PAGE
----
Chief Rabbi: Jewish prayer on Temple Mount is crime punishable by death

Shalom Aharon Baadani, second victim of light rail attack, laid to rest in Jerusalem.

November 7, 2014 13:01
1 minute read.

Funeral of Jerusalem terror attack victim. (photo credit: MARC ISRAEL SELLEM)


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Shalom Aharon Baadani, the teen who died Friday after sustaining critical wounds in a terror attack at the Jerusalem light rail this week, was laid to rest at the city's Givat Shaul cemetery.

Chief Rabbi Yitzhak Yosef spoke at the boy's funeral and centered his talk on the wave of violence that has swept through the capital.

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He lashed out at Jews who go up to the Temple Mount, suggesting they played a role in the recent surge in violence, which has raised concerns of a possible third Palestinian intifada, or uprising. "We must stop this," he said, directing his comments at Jewish worshipers who insist on praying at the contested site, despite the controversies it stirs. "Only then will the bloodshed end."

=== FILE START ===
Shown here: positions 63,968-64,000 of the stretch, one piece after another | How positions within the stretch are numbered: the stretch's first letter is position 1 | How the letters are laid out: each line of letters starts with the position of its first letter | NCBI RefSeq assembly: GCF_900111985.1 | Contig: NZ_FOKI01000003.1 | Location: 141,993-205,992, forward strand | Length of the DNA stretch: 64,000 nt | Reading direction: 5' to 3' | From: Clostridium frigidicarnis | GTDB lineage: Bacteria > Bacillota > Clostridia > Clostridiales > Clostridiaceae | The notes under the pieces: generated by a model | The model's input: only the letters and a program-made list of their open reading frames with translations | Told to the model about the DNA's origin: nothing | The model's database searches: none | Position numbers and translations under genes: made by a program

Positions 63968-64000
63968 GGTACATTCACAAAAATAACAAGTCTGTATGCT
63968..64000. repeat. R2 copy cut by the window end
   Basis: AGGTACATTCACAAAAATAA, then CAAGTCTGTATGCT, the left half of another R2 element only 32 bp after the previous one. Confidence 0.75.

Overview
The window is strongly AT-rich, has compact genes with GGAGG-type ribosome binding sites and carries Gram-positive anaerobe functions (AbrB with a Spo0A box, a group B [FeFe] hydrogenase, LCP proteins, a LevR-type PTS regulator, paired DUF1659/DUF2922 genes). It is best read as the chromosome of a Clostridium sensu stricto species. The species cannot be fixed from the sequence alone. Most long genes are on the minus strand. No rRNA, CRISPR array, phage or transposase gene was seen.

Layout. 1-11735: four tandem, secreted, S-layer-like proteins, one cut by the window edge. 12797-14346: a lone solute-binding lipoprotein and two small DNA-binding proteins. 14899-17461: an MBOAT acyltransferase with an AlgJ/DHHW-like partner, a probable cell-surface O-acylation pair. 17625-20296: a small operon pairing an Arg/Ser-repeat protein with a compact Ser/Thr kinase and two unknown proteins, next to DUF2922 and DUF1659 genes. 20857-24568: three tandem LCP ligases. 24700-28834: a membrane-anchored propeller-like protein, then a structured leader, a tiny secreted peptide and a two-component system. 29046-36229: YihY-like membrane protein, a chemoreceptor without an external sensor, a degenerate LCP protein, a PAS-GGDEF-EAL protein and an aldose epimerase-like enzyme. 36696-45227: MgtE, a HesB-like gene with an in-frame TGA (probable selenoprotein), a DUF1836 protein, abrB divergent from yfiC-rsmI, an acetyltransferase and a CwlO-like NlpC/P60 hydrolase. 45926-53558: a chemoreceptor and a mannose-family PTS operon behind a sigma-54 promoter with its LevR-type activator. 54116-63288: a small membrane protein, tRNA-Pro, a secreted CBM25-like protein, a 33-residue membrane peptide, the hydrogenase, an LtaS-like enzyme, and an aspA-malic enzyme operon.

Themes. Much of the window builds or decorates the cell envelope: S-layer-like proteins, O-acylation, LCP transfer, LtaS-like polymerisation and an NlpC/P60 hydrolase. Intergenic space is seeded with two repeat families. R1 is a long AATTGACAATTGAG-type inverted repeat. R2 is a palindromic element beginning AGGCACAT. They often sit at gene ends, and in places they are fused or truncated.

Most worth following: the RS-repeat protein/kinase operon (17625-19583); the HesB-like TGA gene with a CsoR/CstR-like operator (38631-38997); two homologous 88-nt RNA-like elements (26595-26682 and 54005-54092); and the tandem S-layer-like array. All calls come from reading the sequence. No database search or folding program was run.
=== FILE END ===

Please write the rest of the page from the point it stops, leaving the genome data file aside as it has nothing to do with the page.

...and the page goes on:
The prominent rabbi went so far as to liken Jewish prayer atop the mountaintop that is holy to both Muslims and Jews, to a sever crime "punishable by death."

The passing of 17-year-old Baadani marks the second death in Wednesday's terror attack that left a Border Police officer dead and over a dozen people injured after a car slammed into pedestrians waiting at a light rail stop.

Three Israelis were severely injured in the incident and one was remains in serious condition, Hadassah University Medical Center said after announcing Baadani's death.

The man who carried out the attack, a 38-year-old Shuafat resident, was shot and killed by security forces, after he crashed his and went on to attack bystanders with a metal crowbar.

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